Sulfur dioxide (SO2) I determination in wine (Wine)


Sulfur dioxide (SO2), also known as “sulfur,” is a gas that is invisible to the naked eye and has an unpleasant odor. It dissolves well in water and alcohol. It frequently reacts with other substances to form hazardous compounds such as sulfuric acid, which can be extremely corrosive. When touched, it produces a burning sensation as well as injury. SO2 levels in the atmosphere are typically around 0.02-0.1 mg/L, but if they are elevated, 99 percent of it is due to man-made sources such as electricity generation, the use of coal or oil, and so on.

Sulfur dioxide or sulfuric anhydride is used in the food industry to help extend the shelf life of fruits and vegetables. without altering the flavor Wine contains trace amounts of sulfuric anhydride. to prevent fermentation and the production of acetic acid Simultaneously, sulfuric-anhydride increases the shelf life and flavor of beverages. As a result, sulfur dioxide preservation of wine is required in food production.

SO2 gas content must be controlled in the wine industry because it is a chemical additive widely used in winemaking as well as to kill unwanted microorganisms. Prior to the wine being aged or bottled. The amount of sulfur dioxide added must not exceed the legal limit. Most wines will have the words “Contains Sulfites” printed on the back of the bottle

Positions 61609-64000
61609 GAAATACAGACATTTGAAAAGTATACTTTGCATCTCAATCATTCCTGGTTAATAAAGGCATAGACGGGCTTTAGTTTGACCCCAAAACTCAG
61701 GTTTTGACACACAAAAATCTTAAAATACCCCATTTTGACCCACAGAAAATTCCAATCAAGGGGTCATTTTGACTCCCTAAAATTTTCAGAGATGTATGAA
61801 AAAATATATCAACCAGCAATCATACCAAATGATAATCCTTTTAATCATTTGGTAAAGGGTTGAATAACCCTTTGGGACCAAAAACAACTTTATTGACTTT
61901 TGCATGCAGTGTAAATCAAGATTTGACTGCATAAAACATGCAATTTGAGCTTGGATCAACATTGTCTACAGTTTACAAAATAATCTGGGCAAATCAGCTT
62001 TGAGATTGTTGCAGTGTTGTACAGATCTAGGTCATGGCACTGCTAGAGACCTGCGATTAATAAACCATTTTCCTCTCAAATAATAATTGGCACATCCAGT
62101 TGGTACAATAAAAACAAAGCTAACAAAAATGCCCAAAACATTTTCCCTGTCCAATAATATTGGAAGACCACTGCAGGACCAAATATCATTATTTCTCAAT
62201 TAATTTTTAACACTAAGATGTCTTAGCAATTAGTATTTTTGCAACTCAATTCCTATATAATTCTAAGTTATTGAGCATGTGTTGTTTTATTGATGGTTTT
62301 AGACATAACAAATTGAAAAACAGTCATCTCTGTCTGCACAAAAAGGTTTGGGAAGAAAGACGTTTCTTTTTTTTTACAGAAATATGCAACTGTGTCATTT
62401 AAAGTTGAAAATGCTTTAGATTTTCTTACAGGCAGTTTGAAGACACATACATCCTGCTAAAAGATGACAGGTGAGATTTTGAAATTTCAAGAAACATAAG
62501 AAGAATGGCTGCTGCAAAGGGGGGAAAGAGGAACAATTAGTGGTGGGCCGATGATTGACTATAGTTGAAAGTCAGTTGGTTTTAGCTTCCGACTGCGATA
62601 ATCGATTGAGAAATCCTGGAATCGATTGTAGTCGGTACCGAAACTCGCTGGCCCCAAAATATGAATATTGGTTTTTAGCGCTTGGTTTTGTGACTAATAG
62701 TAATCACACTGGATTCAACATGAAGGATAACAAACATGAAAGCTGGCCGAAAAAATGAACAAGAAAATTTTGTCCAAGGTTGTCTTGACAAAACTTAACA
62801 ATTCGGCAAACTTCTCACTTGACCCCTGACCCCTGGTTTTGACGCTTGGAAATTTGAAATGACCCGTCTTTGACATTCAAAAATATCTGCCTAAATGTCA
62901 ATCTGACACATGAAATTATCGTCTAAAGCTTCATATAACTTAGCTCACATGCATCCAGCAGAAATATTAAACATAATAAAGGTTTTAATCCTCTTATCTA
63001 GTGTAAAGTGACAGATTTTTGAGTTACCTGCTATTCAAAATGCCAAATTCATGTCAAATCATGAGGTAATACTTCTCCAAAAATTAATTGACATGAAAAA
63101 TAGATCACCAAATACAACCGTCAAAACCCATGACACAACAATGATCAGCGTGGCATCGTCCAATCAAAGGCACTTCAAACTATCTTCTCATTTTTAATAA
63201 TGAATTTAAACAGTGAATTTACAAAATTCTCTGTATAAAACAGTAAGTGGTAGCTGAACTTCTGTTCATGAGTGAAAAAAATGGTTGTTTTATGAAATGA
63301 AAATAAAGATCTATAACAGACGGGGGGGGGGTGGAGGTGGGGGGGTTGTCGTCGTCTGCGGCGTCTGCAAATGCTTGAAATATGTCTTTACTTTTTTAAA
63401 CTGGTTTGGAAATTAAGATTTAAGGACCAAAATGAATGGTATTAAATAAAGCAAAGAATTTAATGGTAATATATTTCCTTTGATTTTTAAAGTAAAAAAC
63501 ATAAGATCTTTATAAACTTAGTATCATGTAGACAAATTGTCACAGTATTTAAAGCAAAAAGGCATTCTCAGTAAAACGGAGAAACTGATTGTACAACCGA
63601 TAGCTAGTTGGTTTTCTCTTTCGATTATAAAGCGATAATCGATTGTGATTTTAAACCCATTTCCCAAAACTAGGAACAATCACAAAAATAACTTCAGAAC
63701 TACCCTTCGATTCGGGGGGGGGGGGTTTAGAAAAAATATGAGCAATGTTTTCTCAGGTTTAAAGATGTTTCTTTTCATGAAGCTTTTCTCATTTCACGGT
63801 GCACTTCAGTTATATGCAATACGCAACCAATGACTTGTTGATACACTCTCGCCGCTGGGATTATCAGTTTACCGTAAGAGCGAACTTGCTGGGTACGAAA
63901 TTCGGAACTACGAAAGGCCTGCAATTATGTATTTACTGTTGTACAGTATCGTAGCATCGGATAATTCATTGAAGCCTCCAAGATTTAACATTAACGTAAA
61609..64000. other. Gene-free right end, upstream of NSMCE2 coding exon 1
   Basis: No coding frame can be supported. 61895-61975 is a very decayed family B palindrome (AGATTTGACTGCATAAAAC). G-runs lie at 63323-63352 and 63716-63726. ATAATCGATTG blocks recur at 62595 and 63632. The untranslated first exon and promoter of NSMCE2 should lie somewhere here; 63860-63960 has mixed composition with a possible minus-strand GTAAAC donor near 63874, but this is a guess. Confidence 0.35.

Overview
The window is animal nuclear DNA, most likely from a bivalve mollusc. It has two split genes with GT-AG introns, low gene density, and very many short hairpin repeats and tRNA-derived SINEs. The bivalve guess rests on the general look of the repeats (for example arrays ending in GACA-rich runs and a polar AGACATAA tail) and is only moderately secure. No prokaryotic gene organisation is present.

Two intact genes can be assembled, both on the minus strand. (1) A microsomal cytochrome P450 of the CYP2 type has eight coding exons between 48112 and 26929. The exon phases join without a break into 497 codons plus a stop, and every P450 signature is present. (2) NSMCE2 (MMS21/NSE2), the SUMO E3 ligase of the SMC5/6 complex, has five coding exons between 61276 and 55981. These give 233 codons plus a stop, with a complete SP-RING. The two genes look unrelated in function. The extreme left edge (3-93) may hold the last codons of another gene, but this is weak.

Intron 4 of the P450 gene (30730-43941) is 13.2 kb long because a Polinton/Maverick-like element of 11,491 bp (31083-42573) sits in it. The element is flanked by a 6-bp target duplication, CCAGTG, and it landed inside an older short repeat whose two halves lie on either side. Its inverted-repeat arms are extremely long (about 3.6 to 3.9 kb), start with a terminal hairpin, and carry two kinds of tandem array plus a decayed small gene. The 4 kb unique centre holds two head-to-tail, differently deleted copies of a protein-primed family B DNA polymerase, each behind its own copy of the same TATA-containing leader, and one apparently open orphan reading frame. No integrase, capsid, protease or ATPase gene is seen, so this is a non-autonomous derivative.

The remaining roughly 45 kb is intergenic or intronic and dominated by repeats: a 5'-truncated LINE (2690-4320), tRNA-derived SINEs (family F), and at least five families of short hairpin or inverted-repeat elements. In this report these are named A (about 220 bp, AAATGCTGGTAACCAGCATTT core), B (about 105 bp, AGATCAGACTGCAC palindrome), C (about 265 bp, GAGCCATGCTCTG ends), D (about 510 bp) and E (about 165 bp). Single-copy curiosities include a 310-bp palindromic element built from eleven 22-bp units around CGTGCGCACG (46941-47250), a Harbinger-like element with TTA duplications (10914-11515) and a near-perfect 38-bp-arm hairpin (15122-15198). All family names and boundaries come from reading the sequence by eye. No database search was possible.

label. Even the bottled wine contains no more sulfur dioxide than is required. Asthmatics, on the other hand Sulfite allergies can cause food allergies or headaches.

The right amount of sulfur dioxide in wine

The consumption of sulfur dioxide is acceptable. Because it is now widely used in both The consumption of sulfur dioxide is acceptable. Because it is now widely used in both dried fruit and wine production. However, the wine industry standard TIS 2089-2544 must not be exceeded. The World Health Organization (WHO) has determined that the sulfur dioxide content does not exceed 300 mg/dm3 and has set a safety value. The amount received should not exceed 0.7 mg/person/day; however, the dosage that should be taken varies by country. To increase the quantity or quality of wine consumed.

Adverse reactions following exposure to sulfur dioxide in excess of the norm

– harms the kidneys The gas that enters the bloodstream irritates exposed cells in the liver, spleen, and kidneys. or, in extreme cases, fatal 

– nausea and vomiting I constantly feel the urge to vomit.

– Dizziness, headache, pallor of the face, and numbness

– palpitations, vertigo

– Sore throat, inability to swallow saliva 

– Coughing to the point of suffocation

– Inflammation of the nasal mucosa


There are currently several methods for quantifying sulfur dioxide. The titration technique, on the other hand, is a popular method for measuring SO2 in wine. because it is a method that produces accurate results and is intended for use in factory laboratories Alternatively, the wine industry uses it to control SO2 content in order to meet legal requirements.



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